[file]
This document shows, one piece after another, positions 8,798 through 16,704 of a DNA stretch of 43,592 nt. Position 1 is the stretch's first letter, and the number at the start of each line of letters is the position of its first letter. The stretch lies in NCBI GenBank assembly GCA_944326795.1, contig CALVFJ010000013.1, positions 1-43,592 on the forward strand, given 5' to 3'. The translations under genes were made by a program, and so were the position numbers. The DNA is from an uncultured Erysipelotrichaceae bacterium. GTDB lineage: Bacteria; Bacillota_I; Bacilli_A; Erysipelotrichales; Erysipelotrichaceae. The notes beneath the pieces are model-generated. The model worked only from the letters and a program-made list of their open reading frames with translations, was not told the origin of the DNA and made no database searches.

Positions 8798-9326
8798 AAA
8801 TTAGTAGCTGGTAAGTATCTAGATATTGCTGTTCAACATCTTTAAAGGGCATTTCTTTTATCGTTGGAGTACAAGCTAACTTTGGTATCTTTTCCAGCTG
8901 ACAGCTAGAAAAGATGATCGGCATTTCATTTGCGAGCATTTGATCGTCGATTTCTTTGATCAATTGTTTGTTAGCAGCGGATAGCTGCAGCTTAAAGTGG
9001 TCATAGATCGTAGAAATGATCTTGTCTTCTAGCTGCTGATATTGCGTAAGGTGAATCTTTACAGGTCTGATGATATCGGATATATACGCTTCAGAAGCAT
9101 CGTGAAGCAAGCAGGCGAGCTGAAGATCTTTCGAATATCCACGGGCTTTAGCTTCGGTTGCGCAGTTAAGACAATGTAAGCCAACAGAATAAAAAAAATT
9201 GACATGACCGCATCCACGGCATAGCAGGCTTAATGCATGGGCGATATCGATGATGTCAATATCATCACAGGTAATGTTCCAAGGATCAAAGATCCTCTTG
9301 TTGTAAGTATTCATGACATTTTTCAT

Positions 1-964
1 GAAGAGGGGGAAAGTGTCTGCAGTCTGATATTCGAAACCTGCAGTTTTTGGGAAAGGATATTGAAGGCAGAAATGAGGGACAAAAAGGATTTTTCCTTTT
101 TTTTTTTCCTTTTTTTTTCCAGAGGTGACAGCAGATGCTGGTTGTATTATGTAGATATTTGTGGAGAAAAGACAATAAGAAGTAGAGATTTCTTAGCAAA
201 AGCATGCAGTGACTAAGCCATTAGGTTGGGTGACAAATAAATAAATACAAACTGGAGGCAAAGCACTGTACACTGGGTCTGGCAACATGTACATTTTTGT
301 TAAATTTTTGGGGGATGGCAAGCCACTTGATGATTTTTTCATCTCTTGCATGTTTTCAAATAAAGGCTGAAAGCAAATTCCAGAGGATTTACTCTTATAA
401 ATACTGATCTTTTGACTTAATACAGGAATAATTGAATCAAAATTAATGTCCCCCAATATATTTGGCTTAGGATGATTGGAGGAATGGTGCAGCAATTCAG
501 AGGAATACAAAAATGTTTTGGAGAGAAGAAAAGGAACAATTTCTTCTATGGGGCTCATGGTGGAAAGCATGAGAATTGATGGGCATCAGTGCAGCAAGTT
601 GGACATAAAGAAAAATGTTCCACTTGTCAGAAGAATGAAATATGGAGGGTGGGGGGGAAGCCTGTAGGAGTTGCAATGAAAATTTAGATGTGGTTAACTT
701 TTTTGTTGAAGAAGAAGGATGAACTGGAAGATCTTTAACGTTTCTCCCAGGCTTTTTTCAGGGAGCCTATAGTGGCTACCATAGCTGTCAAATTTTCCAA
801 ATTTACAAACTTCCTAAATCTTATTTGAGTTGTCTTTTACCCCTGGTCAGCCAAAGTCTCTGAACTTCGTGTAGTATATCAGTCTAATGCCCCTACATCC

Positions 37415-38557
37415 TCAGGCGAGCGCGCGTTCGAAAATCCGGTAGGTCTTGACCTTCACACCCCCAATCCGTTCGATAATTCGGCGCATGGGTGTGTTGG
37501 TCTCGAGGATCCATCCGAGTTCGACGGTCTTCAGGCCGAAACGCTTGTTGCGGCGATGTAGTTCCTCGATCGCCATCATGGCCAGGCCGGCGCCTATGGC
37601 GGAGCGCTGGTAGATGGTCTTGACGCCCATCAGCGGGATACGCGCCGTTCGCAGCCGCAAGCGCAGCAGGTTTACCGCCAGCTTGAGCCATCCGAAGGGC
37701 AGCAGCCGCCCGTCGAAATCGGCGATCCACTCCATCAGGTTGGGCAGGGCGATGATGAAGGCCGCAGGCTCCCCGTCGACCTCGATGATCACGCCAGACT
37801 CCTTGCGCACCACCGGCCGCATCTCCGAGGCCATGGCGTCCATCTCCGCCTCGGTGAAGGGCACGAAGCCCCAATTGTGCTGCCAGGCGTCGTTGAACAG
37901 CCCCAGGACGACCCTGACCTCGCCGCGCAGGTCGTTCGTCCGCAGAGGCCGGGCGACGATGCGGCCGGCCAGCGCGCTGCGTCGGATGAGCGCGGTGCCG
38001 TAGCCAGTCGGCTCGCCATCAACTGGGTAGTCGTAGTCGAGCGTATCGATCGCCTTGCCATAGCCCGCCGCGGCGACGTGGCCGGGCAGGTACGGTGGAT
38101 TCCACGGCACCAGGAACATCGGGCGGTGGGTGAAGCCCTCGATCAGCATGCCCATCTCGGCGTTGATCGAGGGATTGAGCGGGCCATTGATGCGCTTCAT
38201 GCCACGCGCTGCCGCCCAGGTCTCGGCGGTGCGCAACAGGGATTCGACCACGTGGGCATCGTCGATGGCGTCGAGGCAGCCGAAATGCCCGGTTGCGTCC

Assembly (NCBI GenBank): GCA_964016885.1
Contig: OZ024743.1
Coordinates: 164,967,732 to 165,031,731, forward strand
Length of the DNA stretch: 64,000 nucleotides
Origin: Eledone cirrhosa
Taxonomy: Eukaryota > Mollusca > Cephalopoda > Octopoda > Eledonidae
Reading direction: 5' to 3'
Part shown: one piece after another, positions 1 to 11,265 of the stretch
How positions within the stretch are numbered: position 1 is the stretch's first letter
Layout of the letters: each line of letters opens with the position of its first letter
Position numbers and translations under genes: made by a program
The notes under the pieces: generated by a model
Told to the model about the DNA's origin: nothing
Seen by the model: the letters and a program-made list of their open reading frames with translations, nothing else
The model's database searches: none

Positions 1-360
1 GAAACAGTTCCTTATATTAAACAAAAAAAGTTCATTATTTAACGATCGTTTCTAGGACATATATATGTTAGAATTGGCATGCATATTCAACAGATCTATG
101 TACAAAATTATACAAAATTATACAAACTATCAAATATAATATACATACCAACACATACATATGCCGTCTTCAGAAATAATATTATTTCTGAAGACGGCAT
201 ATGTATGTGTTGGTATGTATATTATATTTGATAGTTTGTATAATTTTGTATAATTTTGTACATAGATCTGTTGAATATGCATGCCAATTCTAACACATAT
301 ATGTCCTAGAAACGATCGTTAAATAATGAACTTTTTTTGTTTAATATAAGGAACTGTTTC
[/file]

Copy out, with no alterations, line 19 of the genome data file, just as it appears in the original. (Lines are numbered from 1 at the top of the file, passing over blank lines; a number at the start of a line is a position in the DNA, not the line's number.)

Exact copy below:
801 ATTTACAAACTTCCTAAATCTTATTTGAGTTGTCTTTTACCCCTGGTCAGCCAAAGTCTCTGAACTTCGTGTAGTATATCAGTCTAATGCCCCTACATCC